Subpart--Foreign Cotton and Covers, which consists of 
Sec. Sec.  319.8 through 319.8-26, regulates the importation of 
cottonseed, which can either be used for planting or for processing. We 
would add a new paragraph to Sec.  319.8 indicating that the 
importation of cotton plants (including any plant parts) that are for 
planting or capable of being planted is restricted in ``Subpart--Plants 
for Planting.'' In addition, to make the scope of the subpart clear, we 
would amend the definition of cottonseed in Sec.  319.8-1 to indicate 
that it only includes cottonseed intended for processing or 
consumption.
     Subpart--Sugarcane, which consists of Sec. Sec.  319.15 
and 319.15a, restricts the importation of all parts of the sugarcane 
plant, including sugarcane for planting. We would add a new paragraph 
to Sec.  319.15 indicating that the importation of sugarcane plants and 
plant parts capable of remaining planted, being planted or replanted is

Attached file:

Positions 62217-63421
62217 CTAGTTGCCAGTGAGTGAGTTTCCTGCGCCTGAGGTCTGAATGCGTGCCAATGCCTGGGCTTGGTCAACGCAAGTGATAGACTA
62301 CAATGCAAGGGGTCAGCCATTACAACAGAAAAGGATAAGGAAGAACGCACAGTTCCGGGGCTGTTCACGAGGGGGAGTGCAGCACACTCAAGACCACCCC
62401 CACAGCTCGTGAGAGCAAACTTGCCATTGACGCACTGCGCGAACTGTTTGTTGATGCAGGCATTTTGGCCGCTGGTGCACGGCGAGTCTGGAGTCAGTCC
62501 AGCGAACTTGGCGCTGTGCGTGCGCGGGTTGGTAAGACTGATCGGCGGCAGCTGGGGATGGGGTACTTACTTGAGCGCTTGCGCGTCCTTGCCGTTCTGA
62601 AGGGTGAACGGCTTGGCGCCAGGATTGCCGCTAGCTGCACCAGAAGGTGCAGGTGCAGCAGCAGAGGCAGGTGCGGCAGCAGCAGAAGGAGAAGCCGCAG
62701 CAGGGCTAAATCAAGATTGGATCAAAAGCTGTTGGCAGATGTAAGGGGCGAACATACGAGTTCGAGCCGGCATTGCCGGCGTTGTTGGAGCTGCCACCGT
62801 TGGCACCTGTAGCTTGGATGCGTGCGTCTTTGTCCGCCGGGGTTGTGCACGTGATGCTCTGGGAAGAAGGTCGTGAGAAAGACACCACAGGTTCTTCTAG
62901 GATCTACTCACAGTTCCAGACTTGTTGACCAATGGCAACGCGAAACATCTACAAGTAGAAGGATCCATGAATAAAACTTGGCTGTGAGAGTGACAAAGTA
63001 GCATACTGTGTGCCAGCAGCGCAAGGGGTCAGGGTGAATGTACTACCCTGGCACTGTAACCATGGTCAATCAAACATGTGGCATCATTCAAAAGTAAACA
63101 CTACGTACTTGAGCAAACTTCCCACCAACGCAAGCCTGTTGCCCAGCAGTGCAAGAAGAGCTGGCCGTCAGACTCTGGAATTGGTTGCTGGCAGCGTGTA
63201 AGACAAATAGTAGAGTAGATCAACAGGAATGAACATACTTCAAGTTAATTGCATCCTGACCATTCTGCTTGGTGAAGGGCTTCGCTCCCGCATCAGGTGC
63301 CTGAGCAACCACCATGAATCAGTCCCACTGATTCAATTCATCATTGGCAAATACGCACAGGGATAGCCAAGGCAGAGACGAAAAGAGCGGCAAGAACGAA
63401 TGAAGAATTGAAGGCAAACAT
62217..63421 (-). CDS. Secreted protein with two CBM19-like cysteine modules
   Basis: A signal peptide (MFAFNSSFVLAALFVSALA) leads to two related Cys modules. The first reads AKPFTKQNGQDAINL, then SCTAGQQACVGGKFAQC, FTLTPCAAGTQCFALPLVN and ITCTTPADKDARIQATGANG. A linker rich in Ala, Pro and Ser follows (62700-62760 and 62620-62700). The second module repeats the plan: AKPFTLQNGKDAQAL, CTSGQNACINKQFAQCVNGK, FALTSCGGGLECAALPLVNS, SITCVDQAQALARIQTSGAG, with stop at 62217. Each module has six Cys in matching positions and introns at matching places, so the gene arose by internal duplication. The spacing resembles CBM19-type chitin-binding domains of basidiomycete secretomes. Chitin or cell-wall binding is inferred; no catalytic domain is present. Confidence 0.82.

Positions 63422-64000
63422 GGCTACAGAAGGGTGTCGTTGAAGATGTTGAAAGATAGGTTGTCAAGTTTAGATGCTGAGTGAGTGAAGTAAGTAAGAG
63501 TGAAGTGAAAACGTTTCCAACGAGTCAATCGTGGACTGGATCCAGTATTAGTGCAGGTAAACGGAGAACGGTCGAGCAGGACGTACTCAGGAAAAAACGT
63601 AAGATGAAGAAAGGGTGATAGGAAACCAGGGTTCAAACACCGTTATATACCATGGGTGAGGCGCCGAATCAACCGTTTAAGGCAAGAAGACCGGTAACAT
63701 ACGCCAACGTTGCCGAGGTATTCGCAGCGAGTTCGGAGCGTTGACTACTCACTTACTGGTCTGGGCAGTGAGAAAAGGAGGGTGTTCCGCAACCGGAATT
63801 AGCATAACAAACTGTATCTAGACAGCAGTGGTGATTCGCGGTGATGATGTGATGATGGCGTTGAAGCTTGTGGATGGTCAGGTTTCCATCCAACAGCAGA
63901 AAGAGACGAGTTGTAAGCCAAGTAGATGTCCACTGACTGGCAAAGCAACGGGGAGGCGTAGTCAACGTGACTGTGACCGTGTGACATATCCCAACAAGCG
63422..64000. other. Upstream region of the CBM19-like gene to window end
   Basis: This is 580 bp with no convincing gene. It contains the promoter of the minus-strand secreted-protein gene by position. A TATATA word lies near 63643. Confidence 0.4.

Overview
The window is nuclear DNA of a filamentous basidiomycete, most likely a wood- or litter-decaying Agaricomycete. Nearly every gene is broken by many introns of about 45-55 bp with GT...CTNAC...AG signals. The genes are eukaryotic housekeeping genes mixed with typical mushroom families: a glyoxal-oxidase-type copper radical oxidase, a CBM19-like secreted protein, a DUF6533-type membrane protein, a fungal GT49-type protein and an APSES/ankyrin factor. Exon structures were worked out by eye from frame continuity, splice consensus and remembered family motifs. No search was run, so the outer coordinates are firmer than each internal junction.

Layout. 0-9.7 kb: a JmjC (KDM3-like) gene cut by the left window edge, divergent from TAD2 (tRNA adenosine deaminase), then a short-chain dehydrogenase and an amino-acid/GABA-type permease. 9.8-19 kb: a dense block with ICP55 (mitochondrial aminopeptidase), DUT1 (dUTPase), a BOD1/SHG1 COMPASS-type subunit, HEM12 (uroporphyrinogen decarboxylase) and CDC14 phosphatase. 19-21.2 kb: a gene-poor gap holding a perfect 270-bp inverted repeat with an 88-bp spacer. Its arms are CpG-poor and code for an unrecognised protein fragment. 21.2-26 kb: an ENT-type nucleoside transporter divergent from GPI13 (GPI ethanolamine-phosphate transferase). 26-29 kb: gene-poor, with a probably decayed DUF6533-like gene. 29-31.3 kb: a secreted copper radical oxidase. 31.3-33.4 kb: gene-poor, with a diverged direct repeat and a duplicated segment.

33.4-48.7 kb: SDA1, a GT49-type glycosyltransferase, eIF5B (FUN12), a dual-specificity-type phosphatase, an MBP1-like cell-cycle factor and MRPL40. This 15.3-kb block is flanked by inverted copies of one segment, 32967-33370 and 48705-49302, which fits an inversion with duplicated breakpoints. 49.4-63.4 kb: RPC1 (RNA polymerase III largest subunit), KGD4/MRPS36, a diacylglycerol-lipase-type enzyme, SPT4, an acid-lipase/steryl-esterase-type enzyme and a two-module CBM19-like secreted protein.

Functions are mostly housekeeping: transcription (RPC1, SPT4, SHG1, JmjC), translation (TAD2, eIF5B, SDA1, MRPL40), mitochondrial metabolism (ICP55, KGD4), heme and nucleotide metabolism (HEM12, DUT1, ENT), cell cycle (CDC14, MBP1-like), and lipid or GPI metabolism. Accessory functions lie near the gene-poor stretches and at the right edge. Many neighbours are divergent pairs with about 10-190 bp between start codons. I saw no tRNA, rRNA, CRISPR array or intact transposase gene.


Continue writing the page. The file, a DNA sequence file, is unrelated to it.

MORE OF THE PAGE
restricted in ``Subpart--Plants for Planting.''
     We would remove Subpart--Citrus Canker and Other Citrus 
Diseases, which consists of Sec.  319.19. As noted earlier, this 
subpart prohibits the importation of plants for planting from 
subfamilies Aurantioideae, Rutoideae, and Toddalioideae of the family 
Rutaceae to prevent the introduction of citrus canker and other citrus 
diseases. As the scope of this subpart is limited to plants for 
planting, there is no need to retain any of its provisions as part of 
this consolidation. In addition, as part of this change, we would